journalist

(redirected from Journalists)
Also found in: Thesaurus, Legal.

jour·nal·ist

 (jûr′nə-lĭst)
n.
1. One whose occupation is journalism.
2. One who keeps a journal.

journalist

(ˈdʒɜːnəlɪst)
n
1. (Professions) a person whose occupation is journalism
2. a person who keeps a journal

jour•nal•ist

(ˈdʒɜr nl ɪst)

n.
1. a person whose profession is journalism.
2. a person who keeps a journal.
[1685–95]
ThesaurusAntonymsRelated WordsSynonymsLegend:
Noun1.journalist - a writer for newspapers and magazinesjournalist - a writer for newspapers and magazines
broadcast journalist - a journalist who broadcasts on radio or television
columnist, editorialist - a journalist who writes editorials
newspaperman, newspaperwoman, newswriter, pressman, correspondent - a journalist employed to provide news stories for newspapers or broadcast media
gazetteer - a journalist who writes for a gazette
photojournalist - a journalist who presents a story primarily through the use of photographs
penman, scribbler, scribe - informal terms for journalists
sob sister - a journalist who specializes in sentimental stories
sports writer, sportswriter - a journalist who writes about sports
author, writer - writes (books or stories or articles or the like) professionally (for pay)
2.journalist - someone who keeps a diary or journal
writer - a person who is able to write and has written something

journalist

noun reporter, writer, correspondent, newsman or newswoman, stringer, commentator, broadcaster, hack (derogatory), columnist, contributor, scribe (informal), pressman, journo (slang), newshound (informal), hackette (derogatory), newspaperman or newspaperwoman a freelance journalist with a special interest in the arts
Quotations
"Journalists say a thing that they know isn't true, in the hope that if they keep on saying it long enough it will be true" [Arnold Bennett The Title]
Translations
صَحَفي، صِحافيصَحَفِيٌّ
novinářžurnalista-ka
journalist
toimittajajournalistilehtimiesreportteri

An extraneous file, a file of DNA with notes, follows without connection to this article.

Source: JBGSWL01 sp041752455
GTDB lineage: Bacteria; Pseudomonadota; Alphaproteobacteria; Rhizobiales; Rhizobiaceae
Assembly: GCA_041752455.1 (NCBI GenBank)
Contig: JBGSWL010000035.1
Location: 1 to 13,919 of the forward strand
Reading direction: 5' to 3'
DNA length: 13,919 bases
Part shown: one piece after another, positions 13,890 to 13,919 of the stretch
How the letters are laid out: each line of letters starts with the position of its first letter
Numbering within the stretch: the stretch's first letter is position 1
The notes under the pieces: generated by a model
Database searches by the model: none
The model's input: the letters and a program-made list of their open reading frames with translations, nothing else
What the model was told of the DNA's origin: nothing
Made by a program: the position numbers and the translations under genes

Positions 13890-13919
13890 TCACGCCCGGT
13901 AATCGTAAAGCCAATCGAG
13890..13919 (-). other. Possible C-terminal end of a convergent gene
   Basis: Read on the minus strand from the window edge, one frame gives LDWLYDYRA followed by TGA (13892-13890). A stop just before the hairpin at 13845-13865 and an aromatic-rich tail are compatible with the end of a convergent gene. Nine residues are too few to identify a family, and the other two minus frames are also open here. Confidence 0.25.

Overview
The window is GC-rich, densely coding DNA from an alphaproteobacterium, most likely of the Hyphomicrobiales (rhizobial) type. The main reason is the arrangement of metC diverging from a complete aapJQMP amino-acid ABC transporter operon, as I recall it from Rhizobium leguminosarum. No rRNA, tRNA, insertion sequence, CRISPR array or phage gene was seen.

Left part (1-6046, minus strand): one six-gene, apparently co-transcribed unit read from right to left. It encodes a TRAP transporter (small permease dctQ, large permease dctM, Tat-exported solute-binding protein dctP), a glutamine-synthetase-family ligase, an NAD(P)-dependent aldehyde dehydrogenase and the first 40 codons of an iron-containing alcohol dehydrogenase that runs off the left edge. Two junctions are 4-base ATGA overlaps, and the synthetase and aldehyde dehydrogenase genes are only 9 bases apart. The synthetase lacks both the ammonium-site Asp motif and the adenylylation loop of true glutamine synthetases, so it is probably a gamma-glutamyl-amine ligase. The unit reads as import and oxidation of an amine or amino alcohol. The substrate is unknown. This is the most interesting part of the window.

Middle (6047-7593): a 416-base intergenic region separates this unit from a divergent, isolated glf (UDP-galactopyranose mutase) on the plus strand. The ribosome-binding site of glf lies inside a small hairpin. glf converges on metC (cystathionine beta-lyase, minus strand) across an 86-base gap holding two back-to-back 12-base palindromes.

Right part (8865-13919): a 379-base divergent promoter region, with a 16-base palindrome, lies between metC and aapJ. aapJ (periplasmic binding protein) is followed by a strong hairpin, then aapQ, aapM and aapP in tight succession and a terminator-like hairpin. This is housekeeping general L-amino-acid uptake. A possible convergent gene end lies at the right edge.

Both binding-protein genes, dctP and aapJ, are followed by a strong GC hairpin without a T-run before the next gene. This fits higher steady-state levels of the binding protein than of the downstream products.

novinarnovinarkadopisnicadopisnik
újságíró
blaîamaîur
ジャーナリスト
저널리스트
novinár
novinar
journalist
นักหนังสือพิมพ์
phóng viên

journalist

[ˈdʒɜːnəlɪst] Nperiodista mf, reportero/a m/f (LAm)

journalist

[ˈdʒɜːrnəlɪst] njournaliste mf
She's a journalist → Elle est journaliste.
She's a journalist for The Times → Elle est journaliste au Times.

journalist

nJournalist(in) m(f)

journalist

[ˈdʒɜːnəlɪst] ngiornalista m/f

journal

(ˈdʒəːnl) noun
1. a magazine or other regularly published paper (eg of a society). the British Medical Journal.
2. a diary giving an account of each day's activities.
ˈjournalism noun
the business of running, or writing for, newspapers or magazines.
ˈjournalist noun
a writer for a newspaper, magazine etc.
ˌjournaˈlistic adjective
(of style of writing) like that of a journalist, colourful and racy.

journalist

صَحَفِيٌّ žurnalista journalist Journalist δημοσιογράφος periodista toimittaja journaliste novinar giornalista ジャーナリスト 저널리스트 journalist journalist dziennikarz jornalista журналист journalist นักหนังสือพิมพ์ gazeteci phóng viên 新闻记者
References in classic literature ?
I shall try to do what I see lady journalists do, interviewing and writing descriptions and trying to remember conversations.
The idea that they are is due to our "realistic" journalists and critics of that day, always on the look out for Kostanzhoglos and Uncle Pyotr Ivanitchs and foolishly accepting them as our ideal; they have slandered our romantics, taking them for the same transcendental sort as in Germany or France.
I see; to your domestics you are `my lord,' the journalists style you `monsieur,' while your constituents call you
And it is only fair to state, with regard to modern journalists, that they always apologise to one in private for what they have written against one in public.
Never at any time have I been able to bear the flunkeyishness which one meets in the Press of the world at large, but more especially in that of Russia, where, almost every evening, journalists write on two subjects in particular namely, on the splendour and luxury of the casinos to be found in the Rhenish towns, and on the heaps of gold which are daily to be seen lying on their tables.
I don't intend this to be an affair for Parisian journalists to write paragraphs about.
Heavy-game shots liked to be in a position to cap the tales of their rivals, and journalists were not averse from sensational coups, even when imagination had to aid fact in the process.
And, unless the just anger of the Republic is at last going to electrocute journalists for writing like that, I don't quite see why it should interest you either.
The two men always met at the Century, or at some haunt of journalists and theatrical people, such as the restaurant where Winsett had proposed to go for a bock.
He returned to the Crystal Palace grounds, that classic starting-point of aeronautical adventure, about sunset, re-entered his shed without disaster, and had the doors locked immediately upon the photographers and journalists who been waiting his return.
Instead of men endowed with divine authority and directly guided by the will of God, modern history has given us either heroes endowed with extraordinary, superhuman capacities, or simply men of very various kinds, from monarchs to journalists, who lead the masses.
Six or seven years later we met again, when we had both become journalists, and had both had poems accepted by Mr.